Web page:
Artículos de revistas
Associations between Forced Sexual Initiation, HIV Status, Sexual Risk Behavior, Life Stressors, and Coping Strategies among Adolescents in Nigeria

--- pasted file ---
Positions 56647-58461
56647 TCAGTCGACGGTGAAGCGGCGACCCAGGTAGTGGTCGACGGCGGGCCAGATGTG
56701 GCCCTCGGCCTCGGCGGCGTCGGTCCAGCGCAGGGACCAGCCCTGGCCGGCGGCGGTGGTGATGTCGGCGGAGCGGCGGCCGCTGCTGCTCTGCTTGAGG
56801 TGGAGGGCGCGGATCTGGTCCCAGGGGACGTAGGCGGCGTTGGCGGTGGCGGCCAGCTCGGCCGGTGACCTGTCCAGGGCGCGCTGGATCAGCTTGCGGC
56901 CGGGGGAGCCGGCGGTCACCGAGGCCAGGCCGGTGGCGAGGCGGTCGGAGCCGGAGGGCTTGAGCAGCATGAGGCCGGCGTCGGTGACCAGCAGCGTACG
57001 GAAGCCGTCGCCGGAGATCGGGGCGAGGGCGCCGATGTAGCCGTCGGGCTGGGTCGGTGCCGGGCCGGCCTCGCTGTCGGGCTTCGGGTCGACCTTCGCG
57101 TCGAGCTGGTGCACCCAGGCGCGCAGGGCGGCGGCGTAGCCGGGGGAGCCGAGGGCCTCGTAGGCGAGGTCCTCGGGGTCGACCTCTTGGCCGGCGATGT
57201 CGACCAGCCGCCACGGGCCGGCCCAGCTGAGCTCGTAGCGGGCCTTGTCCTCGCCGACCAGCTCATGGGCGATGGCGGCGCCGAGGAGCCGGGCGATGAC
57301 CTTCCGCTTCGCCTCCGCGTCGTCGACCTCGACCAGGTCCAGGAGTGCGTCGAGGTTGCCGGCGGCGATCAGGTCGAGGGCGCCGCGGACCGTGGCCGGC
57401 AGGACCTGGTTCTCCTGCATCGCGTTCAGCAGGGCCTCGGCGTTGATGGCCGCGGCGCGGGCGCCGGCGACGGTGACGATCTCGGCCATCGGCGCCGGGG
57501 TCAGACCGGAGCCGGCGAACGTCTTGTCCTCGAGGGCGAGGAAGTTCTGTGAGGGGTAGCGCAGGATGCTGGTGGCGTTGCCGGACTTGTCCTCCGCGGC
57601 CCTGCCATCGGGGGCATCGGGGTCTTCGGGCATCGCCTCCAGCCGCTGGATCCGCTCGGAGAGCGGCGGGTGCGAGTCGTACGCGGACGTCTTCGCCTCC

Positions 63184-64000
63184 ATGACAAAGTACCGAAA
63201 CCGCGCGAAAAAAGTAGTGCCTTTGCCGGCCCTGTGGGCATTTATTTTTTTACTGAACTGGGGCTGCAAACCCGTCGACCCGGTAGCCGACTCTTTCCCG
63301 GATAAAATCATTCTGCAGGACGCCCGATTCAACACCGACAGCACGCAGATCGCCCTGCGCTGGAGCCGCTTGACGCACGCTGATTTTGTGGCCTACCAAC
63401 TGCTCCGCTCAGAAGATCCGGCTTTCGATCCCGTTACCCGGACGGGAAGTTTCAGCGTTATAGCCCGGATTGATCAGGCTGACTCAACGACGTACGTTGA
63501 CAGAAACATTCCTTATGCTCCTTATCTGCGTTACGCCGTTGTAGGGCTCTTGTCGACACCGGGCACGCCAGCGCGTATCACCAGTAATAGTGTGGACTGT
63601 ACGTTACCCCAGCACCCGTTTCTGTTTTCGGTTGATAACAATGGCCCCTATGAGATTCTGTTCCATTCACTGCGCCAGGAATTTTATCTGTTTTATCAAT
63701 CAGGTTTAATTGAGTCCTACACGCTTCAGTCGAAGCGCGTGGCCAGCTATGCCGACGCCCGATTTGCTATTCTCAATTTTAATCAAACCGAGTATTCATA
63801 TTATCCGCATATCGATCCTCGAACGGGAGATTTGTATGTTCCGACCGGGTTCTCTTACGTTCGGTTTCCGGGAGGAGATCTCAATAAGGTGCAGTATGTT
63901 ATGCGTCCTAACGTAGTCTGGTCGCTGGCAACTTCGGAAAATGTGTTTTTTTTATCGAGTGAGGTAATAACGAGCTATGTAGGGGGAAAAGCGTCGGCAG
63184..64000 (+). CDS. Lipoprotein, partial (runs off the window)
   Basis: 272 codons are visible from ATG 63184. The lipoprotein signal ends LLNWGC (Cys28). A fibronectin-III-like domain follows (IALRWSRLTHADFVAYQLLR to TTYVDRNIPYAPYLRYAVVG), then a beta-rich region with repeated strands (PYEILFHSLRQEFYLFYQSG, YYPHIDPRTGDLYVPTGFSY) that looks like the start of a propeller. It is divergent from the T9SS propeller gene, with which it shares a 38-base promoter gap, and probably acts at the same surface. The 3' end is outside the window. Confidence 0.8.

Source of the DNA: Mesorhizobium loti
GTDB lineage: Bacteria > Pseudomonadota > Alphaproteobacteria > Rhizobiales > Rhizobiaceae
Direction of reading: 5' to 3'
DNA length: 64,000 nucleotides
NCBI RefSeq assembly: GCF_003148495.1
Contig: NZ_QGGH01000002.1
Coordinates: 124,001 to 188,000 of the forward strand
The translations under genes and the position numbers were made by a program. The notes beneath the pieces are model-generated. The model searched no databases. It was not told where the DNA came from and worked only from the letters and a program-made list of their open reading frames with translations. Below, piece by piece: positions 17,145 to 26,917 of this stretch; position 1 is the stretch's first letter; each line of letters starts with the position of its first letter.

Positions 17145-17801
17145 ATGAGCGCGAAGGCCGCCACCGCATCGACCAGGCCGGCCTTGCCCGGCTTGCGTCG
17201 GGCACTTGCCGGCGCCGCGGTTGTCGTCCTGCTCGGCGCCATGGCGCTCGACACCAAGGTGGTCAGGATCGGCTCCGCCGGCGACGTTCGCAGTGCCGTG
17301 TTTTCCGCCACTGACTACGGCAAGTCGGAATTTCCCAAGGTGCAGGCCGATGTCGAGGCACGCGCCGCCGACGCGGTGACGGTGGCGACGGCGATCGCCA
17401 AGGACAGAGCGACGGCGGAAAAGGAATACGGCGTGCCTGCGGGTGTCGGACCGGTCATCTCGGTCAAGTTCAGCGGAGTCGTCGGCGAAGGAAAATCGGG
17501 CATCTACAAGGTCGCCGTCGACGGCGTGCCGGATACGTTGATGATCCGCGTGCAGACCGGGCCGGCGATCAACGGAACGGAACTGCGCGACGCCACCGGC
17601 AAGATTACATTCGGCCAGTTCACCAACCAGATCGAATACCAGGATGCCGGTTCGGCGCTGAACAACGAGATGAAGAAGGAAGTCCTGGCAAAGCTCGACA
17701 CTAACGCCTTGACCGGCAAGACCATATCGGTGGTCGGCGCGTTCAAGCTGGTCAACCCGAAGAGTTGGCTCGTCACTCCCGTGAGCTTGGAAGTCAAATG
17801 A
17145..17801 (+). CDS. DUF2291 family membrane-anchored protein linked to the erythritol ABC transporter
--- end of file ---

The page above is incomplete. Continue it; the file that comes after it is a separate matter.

OBJECTIVES: Some individuals experience their first sexual intercourse through physically forced sex, which affects the way they experience and cope with stress. We examined differences in sexual risk behavior, experience of stressors, and use of stress-coping strategies among adolescents in Nigeria based on their history of forced sexual initiation and HIV status. METHODS: We analyzed data from 436 sexually active 10-19-year-old adolescents recruited through a population-based survey from 12 Nigerian states. Using Lazarus and Folkman's conceptual framework of stress and coping, we assessed if adolescents who reported forced sexual initiation were more likely to report HIV sexual risk practices, to report as stressors events related to social expectations, medical care and body images, and loss and grief, and to use more avoidance than adaptive coping strategies to manage stress. We also assessed if HIV status affected experience of stressors and use of coping strategies. RESULTS: Eighty-one adolescents (18.6%) reported a history of forced sexual initiation; these participants were significantly more likely to report anal sex practices (OR: 5.04; 95% CI: 2.14-11.87), and transactional sex (OR: 2.80; 95% CI: 1.56-4.95). Adolescents with no history of forced sexual initiation were more likely to identify as stressors, life events related to social expectations (OR: 1.03; 95% CI: 0.96-1.11) and loss and grief (OR: 1.34; 95% CI: 0.73-2.65), but not those related to medical care and body images (OR: 0.63; 95% CI: 0.34-1.18). They were also more likely to use adaptive responses (OR: 1.48; 95% CI: 0.62-3.50) than avoidance responses (OR: 0.90; 95% CI: 0.49-1.64) to cope with stress, though these differences were not significant. More adolescents with a history of forced sexual initiation who were HIV positive identified as stressors, life events related to medical care and body images (p = 0.03) and loss and grief (p = 0.009). Adolescents reporting forced sexual initiation and HIV-negative status were significantly less likely to use religion as a coping strategy (OR: 0.28; 95% CI: 0.09-0.83). CONCLUSION: History of forced sexual initiation and HIV status affected perception of events as stressors and use of specific coping strategies. Our study findings could inform best practice interventions and policies to prevent and address forced sexual initiation among adolescents in Nigeria and other countries.
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